A new study published in Frontiers in Marine Science provides a comprehensively analysis of Marine Heat Waves (MHWs) in the Mediterranean Sea at sub-regional scale from surface to sub-surface and from open ocean to coastal near-shore waters, using remote sensing and multi-platform in situ observations. The results show that “in the whole Mediterranean Sea, MHWs are increasing substantially in intensity, duration and frequency, with strong spatial variability highlighting the sub-regional response to global warming. All sub-regions are experiencing positive trends of all MHW characteristics with unprecedented intensification in recent years.” The authors warn that “better understanding the ocean behavior in response to extreme events, improving their prediction, fostering their monitoring and facilitating access to ocean information from local to sub-regional scales will help to implement adaptive management, to establish adaptation strategy and to support the marine conservation and sustainable management of the oceans in a warming world.“
Abstract: Society is facing climate-related challenges and impacts, such as marine heat wave (MHW) events that adversely affect ecosystems, threaten economies and strengthen storms by warming ocean waters. MHWs are substantially increasing in intensity, duration and frequency worldwide, particularly in the Mediterranean Sea, which responds rapidly to climate change. This study proposes a comprehensive analysis of MHWs in the different sub-regions of the Mediterranean, where the strong spatial variability requires focused attention, from surface to sub-surface and from open to coastal oceans. At surface, the MHW indices have dramatically increased over the last four decades from 1982 to 2020, with an unprecedented acceleration rate in recent years in all sub-regions. Besides the sub-regional features of surface MHWs, the propagation of such events into the ocean interior is also examined highlighting sub-regional and seasonal variability in the sub-surface ocean response. The resulting upper-ocean density stratification to these extreme events is enhanced in all sub-regions which would increase the degree of decoupling between surface and deep oceans causing changes in water masses and marine life. Finally, extremely warm events in coastal waters are also addressed through a case study in the Balearic Islands showing their higher intensity and occurrence in near-shore environment as well as the different response from surface to sub-surface that strongly depends on local features. In addition to this study, the Balearic Islands Coastal Observing and Forecasting System (SOCIB) has implemented a smart platform to monitor, visualize and share timely information on sub-regional MHWs, from event detection in real-time to long-term variations in response to global warming, to diverse stakeholders. Society-aligned ocean information at sub-regional scale will support the policy decision-making and the implementation of specific actions at local, national and regional scales, and thus contribute to respond to societal and worldwide environmental challenges.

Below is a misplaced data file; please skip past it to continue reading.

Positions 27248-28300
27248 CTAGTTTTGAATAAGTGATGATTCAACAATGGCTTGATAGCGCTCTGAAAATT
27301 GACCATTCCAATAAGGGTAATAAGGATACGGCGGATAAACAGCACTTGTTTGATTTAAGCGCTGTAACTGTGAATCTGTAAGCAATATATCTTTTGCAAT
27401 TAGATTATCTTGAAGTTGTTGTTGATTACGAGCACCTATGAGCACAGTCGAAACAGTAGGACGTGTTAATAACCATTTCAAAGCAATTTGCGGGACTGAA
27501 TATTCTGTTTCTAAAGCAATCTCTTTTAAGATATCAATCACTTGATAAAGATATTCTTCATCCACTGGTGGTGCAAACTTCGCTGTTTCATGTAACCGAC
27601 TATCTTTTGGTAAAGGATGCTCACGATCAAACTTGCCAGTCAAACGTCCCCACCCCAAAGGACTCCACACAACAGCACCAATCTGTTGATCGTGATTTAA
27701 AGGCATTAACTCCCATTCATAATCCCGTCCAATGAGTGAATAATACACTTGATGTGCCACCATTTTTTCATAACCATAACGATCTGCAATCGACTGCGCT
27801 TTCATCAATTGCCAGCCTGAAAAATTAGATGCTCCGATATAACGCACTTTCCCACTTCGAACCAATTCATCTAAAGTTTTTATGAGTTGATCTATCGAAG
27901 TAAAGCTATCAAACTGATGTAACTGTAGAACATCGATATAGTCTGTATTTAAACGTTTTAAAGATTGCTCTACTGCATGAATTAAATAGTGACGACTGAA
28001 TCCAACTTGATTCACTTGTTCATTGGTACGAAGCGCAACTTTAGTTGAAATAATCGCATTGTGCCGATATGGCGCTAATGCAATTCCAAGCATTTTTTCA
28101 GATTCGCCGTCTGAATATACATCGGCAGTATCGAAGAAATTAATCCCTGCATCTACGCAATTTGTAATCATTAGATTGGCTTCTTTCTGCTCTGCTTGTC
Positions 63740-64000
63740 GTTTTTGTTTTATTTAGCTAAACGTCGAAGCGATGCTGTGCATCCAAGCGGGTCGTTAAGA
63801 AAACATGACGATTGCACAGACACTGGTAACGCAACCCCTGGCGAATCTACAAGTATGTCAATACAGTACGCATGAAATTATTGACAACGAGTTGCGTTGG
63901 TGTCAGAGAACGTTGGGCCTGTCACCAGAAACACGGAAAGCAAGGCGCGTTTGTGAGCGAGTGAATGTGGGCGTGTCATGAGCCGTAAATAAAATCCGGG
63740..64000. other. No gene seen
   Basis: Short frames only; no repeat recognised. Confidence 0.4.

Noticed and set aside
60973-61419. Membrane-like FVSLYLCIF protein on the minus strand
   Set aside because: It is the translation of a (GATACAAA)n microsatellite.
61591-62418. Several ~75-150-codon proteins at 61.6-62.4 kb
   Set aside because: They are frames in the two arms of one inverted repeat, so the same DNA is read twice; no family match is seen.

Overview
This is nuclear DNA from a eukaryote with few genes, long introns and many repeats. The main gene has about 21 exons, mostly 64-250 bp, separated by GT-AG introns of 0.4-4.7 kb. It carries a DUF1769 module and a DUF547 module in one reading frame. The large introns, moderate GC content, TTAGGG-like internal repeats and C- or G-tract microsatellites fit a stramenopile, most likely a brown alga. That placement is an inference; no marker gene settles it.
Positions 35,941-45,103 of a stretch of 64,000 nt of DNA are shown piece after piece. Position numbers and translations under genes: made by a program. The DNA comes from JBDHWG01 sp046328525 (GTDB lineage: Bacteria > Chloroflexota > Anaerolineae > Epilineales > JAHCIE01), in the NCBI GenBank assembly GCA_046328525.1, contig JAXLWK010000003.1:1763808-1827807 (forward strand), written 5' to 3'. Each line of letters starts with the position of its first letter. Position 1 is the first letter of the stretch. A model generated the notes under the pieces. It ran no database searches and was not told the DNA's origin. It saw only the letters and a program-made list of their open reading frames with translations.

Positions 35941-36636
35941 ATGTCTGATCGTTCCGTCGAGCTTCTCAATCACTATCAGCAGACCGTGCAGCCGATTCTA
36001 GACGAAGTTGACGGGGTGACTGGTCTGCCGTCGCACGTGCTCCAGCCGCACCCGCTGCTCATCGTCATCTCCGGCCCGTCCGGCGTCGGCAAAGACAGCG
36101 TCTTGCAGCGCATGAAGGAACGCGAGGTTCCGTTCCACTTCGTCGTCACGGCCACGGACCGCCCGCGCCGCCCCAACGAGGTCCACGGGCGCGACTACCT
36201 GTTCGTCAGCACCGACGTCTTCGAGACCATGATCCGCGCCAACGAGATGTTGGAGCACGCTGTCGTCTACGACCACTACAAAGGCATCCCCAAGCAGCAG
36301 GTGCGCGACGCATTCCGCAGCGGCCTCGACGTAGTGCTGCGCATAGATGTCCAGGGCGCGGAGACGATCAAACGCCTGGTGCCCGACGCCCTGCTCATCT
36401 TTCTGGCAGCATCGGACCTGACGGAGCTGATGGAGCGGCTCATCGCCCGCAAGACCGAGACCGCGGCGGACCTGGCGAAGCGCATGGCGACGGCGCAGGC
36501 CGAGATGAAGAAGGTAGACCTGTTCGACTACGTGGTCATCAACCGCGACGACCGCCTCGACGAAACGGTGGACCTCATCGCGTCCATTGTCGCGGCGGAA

Journal reference: Juza M, Fernández-Mora À and Tintoré J (2022) Sub-Regional Marine Heat Waves in the Mediterranean Sea From Observations: Long-Term Surface Changes, Sub-Surface and Coastal Responses. Front. Mar. Sci. 9:785771. doi: 10.3389/fmars.2022.785771